Improving the incident management process. Following the July 2022 outage, Rogers made improvements to its incident management process, to include bolstering its incident management guidelines to encompass various outage scenarios; streamlining its incident response with well-defined leadership roles; implementing a solution for prioritization of alarms during outage; enhancing automated rollbacks to previous configurations when new changes are not successful; and implementing additional measures to improve its communication protocols. Rogers has also equipped all incident response and crisis management team members with backup communications from third party service providers to maintain communication capabilities during outages.

Assessment and recommendations to Rogers

Our overall assessment is that the combination of measures that Rogers undertook after the July 2022 outage are satisfactory to improve the Rogers network resiliency and reliability as well as to address the root cause of the July 2022 outage.

Diligence in implementing the improved change management processes would be the most effective way to avoid a similar outage from occurring in the future. Enhancements to the incident response processes would improve the Rogers response to enable a faster service recovery if network failure occurs. We have several recommendations for additional measures that Rogers could undertake to further improve its network resiliency. These recommendations are:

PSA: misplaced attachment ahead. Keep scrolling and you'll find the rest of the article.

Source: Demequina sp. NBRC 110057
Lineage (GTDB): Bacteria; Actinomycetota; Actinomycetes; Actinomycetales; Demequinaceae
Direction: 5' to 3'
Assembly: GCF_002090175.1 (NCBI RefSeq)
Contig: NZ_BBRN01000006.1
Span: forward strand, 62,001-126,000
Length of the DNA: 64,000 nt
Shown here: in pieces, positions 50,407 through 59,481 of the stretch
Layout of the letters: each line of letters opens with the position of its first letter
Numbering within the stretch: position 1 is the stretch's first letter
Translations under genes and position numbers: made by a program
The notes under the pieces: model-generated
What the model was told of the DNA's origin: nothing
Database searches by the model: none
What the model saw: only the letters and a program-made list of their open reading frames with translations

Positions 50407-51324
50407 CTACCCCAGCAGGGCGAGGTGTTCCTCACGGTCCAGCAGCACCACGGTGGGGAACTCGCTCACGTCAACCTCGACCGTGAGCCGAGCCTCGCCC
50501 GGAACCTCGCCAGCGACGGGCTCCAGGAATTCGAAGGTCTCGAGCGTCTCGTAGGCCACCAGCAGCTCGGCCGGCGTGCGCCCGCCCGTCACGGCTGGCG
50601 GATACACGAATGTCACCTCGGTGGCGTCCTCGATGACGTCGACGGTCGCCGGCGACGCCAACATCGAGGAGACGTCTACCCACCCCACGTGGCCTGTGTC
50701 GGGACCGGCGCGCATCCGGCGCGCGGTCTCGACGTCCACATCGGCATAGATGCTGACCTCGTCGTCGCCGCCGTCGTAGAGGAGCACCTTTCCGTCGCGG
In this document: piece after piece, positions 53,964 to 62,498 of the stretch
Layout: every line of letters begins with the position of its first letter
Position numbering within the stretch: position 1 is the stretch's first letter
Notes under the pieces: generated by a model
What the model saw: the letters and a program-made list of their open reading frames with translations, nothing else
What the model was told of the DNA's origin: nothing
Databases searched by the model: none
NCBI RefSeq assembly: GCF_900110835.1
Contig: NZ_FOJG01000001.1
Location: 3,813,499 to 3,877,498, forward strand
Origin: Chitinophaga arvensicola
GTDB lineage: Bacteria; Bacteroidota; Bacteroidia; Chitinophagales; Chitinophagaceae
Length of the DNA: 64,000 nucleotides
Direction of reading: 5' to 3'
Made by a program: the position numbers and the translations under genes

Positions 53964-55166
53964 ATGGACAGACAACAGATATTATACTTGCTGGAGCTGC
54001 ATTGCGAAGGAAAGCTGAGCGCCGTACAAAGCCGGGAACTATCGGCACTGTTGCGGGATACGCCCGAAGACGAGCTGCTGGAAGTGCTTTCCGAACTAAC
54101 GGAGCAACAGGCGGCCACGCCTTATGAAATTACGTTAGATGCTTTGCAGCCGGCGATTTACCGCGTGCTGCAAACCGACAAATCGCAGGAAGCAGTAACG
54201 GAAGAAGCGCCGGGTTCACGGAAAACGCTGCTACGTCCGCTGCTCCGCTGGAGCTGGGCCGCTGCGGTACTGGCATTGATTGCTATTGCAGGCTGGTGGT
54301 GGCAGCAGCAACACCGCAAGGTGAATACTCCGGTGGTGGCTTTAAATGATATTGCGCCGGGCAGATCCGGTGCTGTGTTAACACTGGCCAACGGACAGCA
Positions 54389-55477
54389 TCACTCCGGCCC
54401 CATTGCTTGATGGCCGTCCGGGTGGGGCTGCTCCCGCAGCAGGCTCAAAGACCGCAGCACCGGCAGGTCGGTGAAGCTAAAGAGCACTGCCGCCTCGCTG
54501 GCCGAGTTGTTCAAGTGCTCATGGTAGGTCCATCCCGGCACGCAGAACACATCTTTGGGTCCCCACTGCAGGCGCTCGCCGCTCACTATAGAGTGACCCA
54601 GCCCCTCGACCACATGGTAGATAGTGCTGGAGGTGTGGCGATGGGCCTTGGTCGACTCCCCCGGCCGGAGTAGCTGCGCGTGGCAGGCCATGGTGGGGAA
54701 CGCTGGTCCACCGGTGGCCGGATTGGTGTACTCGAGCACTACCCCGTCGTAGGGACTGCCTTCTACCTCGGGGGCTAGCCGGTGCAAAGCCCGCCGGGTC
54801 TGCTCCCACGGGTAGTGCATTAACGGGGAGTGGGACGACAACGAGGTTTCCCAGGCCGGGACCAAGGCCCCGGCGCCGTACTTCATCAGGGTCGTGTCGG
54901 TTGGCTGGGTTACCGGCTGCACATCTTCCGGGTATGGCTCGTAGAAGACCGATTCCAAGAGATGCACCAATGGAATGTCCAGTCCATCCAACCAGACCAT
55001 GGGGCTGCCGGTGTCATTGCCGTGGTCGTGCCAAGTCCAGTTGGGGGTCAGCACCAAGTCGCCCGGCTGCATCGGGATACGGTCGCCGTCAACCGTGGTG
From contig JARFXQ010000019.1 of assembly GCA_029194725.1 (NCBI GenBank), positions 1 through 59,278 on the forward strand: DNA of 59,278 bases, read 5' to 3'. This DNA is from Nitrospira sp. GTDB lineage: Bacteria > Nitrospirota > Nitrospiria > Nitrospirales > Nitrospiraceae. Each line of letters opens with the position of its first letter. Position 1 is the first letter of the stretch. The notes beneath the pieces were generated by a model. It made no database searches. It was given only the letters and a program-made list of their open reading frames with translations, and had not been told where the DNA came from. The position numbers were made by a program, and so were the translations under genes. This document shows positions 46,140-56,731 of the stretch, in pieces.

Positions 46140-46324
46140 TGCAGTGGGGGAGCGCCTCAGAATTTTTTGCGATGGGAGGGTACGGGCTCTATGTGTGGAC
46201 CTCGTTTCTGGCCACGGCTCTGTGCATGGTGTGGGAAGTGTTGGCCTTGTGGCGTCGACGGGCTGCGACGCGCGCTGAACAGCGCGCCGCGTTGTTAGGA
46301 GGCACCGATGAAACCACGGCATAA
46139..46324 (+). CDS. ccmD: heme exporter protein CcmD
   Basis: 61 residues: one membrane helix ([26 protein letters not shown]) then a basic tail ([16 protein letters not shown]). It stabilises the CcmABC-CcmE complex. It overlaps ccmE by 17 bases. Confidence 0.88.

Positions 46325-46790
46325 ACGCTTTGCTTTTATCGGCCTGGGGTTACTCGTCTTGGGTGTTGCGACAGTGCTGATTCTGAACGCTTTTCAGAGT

1. Test emergency roaming with other mobile network operators and expand it to include a more comprehensive set of test scenarios. Rogers has signed the Memorandum of Understanding on Telecommunications Reliability, which includes emergency roaming with other mobile network operators to enable Rogers customers to access emergency services (e.g., 9-1-1 calls) during a major outage. This additional testing would ensure that emergency roaming is feasible under different network failure scenarios; specifically, the scenario observed during the July 2022 outage (wherein the radio network was up and the core network was down).
  2. Develop a detailed root cause analysis for future major outages. This would benefit the process of assessing an outage and its impact, as well as identifying the appropriate mitigation measures.
  3. Ensure wide coverage and rigor in testing configuration changes. This would help avoid errors leading to potential outages. Rogers would need to leverage new test tools for modeling test scenarios that replicate the production network, and to address the evolution of networking technologies.
  4. Expand the scope of incident management drills. This would enhance staff and network’s emergency preparedness and proactively uncover weaknesses.
  5. Institutionalize learning from its own and other service providers’ network failures to implement preventive actions, minimize the impact of network outages, and enhance quality of service.
  6. Inform customers how to reach 9-1-1 services during an outage.
  7. Share outage root cause and mitigation strategies with the broader Internet community (represented by bodies such as the North American Network Operator’s Group), to help other telecom network operators prevent similar network failures.

Recommendations to telecom network operators

Lessons learned from the July 2022 outage. A summary of the important lessons learned from the July 2022 outage includes:

  1. Implement router overload protection in the IP core and distribution networks.
  2. Separate the network management layer physically and logically from the data network.
  3. Provide the network operation centre and other critical remote sites with a secure backup connectivity from third-party telecom network operators.